Creativity is an important and essential human ability. Cognitive neuroscientist Dr. John Kounios of Drexel University, with funding from the National Science Foundation, is investigating the brain mechanisms that enable creative problem solving, especially those underlying what psychologists call "insight," colloquially known as the "Aha" or "Eureka" phenomenon. This project investigates three questions. What is the relationship between "resting-state" brain activity, that is, brain activity when a person daydreams with no task to perform, and the experience of insight during a later test? Can samples of such resting-state brain activity be used to identify brain states that lead to insightful problem solving and individuals who tend to solve problems creatively? What environmental or contextual factors can influence such brain states to enhance creative thought? The investigator hypothesizes that there is a relationship between brain activity during daydreaming and later creative performance during problem solving and other tasks. This relationship can be used to develop a brain-based test of creative ability and can be used to identify target brain states for future training protocols for increasing creativity. In one study, the investigator is recording participants' electroencephalograms (EEGs) during multiple sessions on different days and measuring participants' creative problem-solving performance to examine whether differences in brain activity among individuals are associated with higher and lower creativity. Other studies modify brain activity by giving participants different kinds of cognitive tasks to perform; these brain-activity changes are expected to influence later problem-solving performance and other measures of creative thought, in some cases, enhancing creativity.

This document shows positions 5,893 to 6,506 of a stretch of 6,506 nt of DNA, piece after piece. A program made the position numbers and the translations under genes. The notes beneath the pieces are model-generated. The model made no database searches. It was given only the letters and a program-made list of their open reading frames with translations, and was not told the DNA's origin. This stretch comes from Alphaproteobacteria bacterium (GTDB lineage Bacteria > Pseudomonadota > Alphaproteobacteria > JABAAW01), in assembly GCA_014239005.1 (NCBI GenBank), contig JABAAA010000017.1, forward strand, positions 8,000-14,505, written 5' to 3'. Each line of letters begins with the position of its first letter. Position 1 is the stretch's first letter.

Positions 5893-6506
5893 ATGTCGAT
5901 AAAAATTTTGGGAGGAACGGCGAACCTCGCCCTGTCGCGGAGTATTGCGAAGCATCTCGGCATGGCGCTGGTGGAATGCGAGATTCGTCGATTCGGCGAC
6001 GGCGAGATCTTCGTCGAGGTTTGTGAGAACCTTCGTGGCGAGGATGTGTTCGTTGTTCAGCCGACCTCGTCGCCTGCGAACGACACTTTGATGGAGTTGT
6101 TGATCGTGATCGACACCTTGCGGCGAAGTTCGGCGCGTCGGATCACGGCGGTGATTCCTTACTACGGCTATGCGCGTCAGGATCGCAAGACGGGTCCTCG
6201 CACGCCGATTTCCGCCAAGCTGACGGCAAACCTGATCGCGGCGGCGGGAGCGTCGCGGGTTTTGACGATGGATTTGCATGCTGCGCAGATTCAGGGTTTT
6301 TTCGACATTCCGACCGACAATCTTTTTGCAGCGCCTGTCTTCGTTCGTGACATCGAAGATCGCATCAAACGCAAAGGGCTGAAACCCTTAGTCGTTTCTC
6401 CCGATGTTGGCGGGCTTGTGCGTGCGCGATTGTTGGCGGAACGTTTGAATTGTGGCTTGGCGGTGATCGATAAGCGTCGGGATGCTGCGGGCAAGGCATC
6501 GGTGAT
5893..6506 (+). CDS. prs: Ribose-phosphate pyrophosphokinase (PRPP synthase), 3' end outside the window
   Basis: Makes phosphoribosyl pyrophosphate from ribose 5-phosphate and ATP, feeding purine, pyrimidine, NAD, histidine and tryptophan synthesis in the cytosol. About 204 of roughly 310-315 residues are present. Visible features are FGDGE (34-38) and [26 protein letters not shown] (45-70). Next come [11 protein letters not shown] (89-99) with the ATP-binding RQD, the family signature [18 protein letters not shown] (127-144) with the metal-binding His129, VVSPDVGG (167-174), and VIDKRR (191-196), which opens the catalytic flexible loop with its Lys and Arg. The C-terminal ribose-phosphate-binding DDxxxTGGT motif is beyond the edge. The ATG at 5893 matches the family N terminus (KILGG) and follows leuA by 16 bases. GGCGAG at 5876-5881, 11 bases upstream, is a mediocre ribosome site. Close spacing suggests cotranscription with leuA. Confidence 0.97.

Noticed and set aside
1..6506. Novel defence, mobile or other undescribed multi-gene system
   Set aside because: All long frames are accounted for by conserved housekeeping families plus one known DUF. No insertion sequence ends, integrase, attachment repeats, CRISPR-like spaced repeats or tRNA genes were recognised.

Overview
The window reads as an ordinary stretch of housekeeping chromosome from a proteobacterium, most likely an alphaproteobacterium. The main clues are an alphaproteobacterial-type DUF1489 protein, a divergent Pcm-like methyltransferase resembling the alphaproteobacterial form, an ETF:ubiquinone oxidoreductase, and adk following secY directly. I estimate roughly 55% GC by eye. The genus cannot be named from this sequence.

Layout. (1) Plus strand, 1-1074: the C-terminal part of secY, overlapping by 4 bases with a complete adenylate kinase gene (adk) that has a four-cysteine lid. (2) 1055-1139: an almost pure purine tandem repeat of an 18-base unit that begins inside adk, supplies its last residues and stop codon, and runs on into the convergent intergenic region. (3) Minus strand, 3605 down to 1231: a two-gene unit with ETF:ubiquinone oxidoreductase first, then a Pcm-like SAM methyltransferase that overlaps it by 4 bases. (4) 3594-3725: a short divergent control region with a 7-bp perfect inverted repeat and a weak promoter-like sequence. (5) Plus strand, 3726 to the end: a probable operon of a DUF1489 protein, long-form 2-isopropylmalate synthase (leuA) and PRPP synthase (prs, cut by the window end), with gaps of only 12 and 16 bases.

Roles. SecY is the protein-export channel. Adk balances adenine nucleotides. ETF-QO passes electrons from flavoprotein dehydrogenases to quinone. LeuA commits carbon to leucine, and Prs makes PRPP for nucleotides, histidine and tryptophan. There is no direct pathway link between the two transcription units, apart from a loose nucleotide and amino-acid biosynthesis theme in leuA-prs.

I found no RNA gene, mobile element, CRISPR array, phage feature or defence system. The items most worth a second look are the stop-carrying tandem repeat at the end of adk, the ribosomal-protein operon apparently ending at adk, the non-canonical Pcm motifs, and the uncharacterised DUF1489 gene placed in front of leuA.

What are the origins of creative thought? This question is not merely academic. Economic success depends on flexible, creative thought and the innovation it empowers. Widespread concerns about waning innovation, fueled by recent research showing that creativity-test scores in the U.S. are decreasing, have brought to the forefront questions concerning the nature of creativity, and how it can be enhanced. Educational, business, and government organizations have focused on enhancing creativity, often without realizing that psychological and neuroscience research has begun to yield evidence concerning which strategies are effective for improving creativity and which are not. In particular, cognitive neuroscience, through new, advanced methods for measuring brain activity, has begun to focus on the topic of creativity, especially the phenomenon of sudden insight, a process that suddenly confers a new perspective or solution to a problem through an "Aha moment." The current NSF-funded project is isolating and analyzing brain states conducive to creative insight and investigating techniques for enhancing creativity by facilitating these brain states.